THE DEVIL WEARS PRADA (2006)MV5BMTMyNjk4Njc3NV5BMl5BanBnXkFtZTcwNDkyMTEzMw@@._V1_SX80_CR0,0,80,80_

Meryl Streep plays an imperious editor of a woman’s high-fashion magazine (a la Anna Wintour at Vogue), and Anne Hathaway plays her plucky assistant. Terrific cast.

 

FROST/NIXON (2008)

A dramatization of the real-life interviews conducted by British talk-show host David Frost with disgraced former president Richard Nixon (see “All the President’s Men”). Frank Langella turns in a very credible Nixon. Fun fact: the role played by Oliver Platt in the film was played in real life by former BU Journalism professor Bob Zelnick.

 

STATE OF PLAY (2009)

Replacing Brad Pitt (who backed out), Russell Crowe plays an old-school Washington reporter covering the death of a congressional aide, with help from perky blogger Rachel McAdams, who tries to teach the old dog Crowe some new reporting tricks found on this thing called the Internet. Fun cameos of actual DC reporters, including Woodward.

 

SPOTLIGHT (2015)

Dir. Tom McCarthy. With help from screenwriter Josh Singer, McCarthy delivers an appreciative bouquet to traditional “accountability” journalism. Based on the true story of the Pulitzer-winning investigative reporting team at the Boston Globe who exposed the rampant sexual abuse and extensive cover-up within the Boston Catholic archdiocese.

*        *         *      *       *       *

Honorable mention, TV series:

The Wire, Season 5

Newsroom

Lou Grant

Superman (George Reeves)

See a mild-mannered reporter at The Daily Planet, Clark Kent, turn into a righteous super hero. If only all reporters could be caped crusaders.

 

Honorable mention, documentaries:

Reporting America at War

Control Room

Around the World in 72 Days

Outfoxed

 

 

[For more info, see the website Image of Journalism in Popular Culture at USC]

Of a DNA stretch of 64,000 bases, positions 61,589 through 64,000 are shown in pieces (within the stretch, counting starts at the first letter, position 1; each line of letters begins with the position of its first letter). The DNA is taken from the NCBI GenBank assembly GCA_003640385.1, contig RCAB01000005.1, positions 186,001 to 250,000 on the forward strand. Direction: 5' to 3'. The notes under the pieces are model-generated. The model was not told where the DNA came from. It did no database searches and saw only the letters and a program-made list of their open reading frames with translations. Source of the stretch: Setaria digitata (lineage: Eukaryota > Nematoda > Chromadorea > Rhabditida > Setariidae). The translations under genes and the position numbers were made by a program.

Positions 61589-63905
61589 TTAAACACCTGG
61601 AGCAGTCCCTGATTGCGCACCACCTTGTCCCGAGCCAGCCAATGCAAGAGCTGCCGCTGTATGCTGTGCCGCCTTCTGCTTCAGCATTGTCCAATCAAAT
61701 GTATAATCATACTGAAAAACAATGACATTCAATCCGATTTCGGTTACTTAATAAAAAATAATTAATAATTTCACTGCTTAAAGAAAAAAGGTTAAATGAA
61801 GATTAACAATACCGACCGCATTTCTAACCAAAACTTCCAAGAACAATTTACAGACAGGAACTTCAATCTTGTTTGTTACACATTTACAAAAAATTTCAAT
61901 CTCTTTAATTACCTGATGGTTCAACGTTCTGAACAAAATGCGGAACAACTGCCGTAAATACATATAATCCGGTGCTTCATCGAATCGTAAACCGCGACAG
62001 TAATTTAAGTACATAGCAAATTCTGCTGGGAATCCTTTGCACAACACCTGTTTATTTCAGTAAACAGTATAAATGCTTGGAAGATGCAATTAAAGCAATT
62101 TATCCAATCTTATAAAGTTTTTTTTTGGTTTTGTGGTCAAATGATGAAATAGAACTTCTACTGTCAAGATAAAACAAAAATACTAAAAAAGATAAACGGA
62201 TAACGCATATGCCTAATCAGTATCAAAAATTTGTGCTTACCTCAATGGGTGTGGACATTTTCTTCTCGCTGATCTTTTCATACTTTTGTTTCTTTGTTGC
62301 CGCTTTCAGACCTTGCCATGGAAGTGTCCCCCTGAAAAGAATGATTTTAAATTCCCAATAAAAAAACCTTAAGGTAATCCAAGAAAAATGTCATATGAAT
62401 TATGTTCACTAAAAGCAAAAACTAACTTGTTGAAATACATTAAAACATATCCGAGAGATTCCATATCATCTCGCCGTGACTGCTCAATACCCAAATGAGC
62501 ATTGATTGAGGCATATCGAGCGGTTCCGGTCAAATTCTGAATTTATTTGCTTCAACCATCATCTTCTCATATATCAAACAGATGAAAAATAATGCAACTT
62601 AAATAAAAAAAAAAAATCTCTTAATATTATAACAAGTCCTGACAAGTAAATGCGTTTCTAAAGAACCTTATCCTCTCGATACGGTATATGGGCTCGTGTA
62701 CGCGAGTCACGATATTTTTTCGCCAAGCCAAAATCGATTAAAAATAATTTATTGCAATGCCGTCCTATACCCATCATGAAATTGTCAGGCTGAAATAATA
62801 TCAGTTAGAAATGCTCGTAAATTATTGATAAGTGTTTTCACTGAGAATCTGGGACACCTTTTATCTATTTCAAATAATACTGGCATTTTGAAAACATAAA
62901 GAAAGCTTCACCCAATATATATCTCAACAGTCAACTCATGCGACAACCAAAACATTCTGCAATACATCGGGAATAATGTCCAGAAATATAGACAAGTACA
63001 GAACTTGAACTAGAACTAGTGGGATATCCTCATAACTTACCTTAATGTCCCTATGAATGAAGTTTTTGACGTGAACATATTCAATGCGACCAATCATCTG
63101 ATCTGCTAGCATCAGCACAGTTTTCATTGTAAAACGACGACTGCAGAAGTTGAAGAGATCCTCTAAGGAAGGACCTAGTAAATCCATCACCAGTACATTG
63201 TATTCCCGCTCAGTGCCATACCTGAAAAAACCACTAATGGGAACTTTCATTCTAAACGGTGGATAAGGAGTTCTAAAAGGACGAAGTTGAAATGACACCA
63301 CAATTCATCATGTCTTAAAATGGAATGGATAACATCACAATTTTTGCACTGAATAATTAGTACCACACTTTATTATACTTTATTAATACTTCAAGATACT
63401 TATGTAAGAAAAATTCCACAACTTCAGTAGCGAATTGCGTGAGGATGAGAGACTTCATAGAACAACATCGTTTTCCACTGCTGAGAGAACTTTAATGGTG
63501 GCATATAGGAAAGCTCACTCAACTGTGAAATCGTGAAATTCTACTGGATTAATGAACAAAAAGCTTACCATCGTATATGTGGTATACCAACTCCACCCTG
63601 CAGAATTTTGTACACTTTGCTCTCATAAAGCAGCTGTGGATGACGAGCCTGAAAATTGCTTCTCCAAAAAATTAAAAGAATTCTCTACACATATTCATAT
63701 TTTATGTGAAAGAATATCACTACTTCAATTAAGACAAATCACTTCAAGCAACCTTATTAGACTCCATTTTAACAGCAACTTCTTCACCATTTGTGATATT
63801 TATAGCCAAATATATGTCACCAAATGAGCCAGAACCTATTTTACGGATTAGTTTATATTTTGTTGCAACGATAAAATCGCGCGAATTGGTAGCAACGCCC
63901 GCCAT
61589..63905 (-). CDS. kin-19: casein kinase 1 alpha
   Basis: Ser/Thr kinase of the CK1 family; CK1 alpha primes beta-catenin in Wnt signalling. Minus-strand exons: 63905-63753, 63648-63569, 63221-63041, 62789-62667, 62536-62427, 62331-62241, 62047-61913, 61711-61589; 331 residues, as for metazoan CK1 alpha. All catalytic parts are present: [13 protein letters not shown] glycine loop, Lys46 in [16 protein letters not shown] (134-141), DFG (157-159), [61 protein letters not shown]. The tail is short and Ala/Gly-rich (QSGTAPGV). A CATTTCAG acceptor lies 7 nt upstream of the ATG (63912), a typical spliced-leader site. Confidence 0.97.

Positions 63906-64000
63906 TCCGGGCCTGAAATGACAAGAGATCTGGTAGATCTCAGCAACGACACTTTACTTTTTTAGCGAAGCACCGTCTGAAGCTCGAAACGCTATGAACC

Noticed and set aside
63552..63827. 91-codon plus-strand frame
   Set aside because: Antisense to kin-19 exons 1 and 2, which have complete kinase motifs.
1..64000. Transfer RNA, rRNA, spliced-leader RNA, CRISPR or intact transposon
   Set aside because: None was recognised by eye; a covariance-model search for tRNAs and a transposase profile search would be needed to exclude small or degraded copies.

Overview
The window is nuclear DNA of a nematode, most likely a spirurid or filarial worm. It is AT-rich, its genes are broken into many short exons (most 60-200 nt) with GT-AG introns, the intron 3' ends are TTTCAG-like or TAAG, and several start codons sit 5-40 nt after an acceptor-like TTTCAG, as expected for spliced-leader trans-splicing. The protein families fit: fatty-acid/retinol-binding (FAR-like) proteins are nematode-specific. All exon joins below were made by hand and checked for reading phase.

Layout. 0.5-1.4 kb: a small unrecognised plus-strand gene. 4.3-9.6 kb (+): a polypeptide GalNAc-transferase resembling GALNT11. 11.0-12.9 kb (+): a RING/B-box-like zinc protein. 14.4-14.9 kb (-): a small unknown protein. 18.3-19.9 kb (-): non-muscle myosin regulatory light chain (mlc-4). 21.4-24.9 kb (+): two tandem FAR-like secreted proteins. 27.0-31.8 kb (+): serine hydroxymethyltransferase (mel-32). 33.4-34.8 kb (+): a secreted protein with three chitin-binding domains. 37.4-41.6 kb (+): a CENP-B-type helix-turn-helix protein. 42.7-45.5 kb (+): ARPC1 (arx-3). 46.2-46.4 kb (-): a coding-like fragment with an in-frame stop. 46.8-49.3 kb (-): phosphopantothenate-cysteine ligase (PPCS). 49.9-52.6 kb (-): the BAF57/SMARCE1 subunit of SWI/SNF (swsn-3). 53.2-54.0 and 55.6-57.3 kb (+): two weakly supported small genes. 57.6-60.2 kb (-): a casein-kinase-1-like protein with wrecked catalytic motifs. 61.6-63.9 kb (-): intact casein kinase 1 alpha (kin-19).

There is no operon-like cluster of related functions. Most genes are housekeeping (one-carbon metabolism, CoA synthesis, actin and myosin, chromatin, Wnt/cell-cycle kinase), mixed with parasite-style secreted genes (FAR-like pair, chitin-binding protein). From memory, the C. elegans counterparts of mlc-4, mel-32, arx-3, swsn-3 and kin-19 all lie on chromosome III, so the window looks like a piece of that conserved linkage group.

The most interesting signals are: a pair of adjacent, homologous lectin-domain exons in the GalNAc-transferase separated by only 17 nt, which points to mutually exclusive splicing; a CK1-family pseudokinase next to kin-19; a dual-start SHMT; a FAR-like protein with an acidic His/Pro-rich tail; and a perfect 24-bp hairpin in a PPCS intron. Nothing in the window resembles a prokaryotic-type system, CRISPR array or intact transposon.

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The story to watch: Hong Kong

By Christopher B. Daly 

Where will the new Hong Kong protests lead? Hard to say.

For decades, it has been widely assumed that if there were a serious blow delivered against the regime in China, it would fall at Tiananmen Square, the huge paved space in Beijing linking one of the ancient seats of power (the Forbidden City) and the current seat of power (the Great Hall of the People). Tiananmen, which was the site of the last serious challenge to the government in 1989, is tightly guarded by soldiers, undercover cops, and surveillance cameras.

But it may be that the government’s unsleeping gaze (like the Eye of Sauron) is looking in the wrong place. In faraway Hong Kong, young protesters are demanding the right to vote for their leaders — a demand that the regime in Beijing cannot possibly grant. Having taking Hong Kong back from the British in 1997, I believe that the Chinese have no intention of fulfilling their promise to allow Hong Kong residents to elect their leaders by 2017. The young demonstrators are challenging the government directly, which could force a showdown that will demand the world’s attention.

Follow the unfolding coverage in the NYTimes, the South China Morning Post, the Guardian, the BBC. Some terrific early photos are here at NYT.

Any other good sources, with independent, on-the-ground reporters and photographers?

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What can we learn from a Civil War sketch artist?

by Christopher B. Daly

Plenty.

The little-known artist Alfred Waud was one of the most important “visual journalists” covering the greatest conflict in American history. Along with the young Winslow Homer and Thomas Nast, Waud was assigned to cover the fighting, including the critical Battle of Gettysburg, by drawing sketches that could quickly be converted into engravings that could be printed along with text in the pages of newspapers like Harper’s Weekly.

Much better known are the photographs of Mathew Brady (and his less-well-known team of assistants). But Brady’s photos, for all their power and terribly beauty, all suffered from the technical limitations of the mid-19th century. In order for the chemical emulsions used in photography to leave an impression on the glass or metal plates, the camera’s shutter had to be left open for a comparatively long time — at least several seconds. As a result, cameras in the Civil War era were unable to stop action. If the subject was moving, the image would be blurred.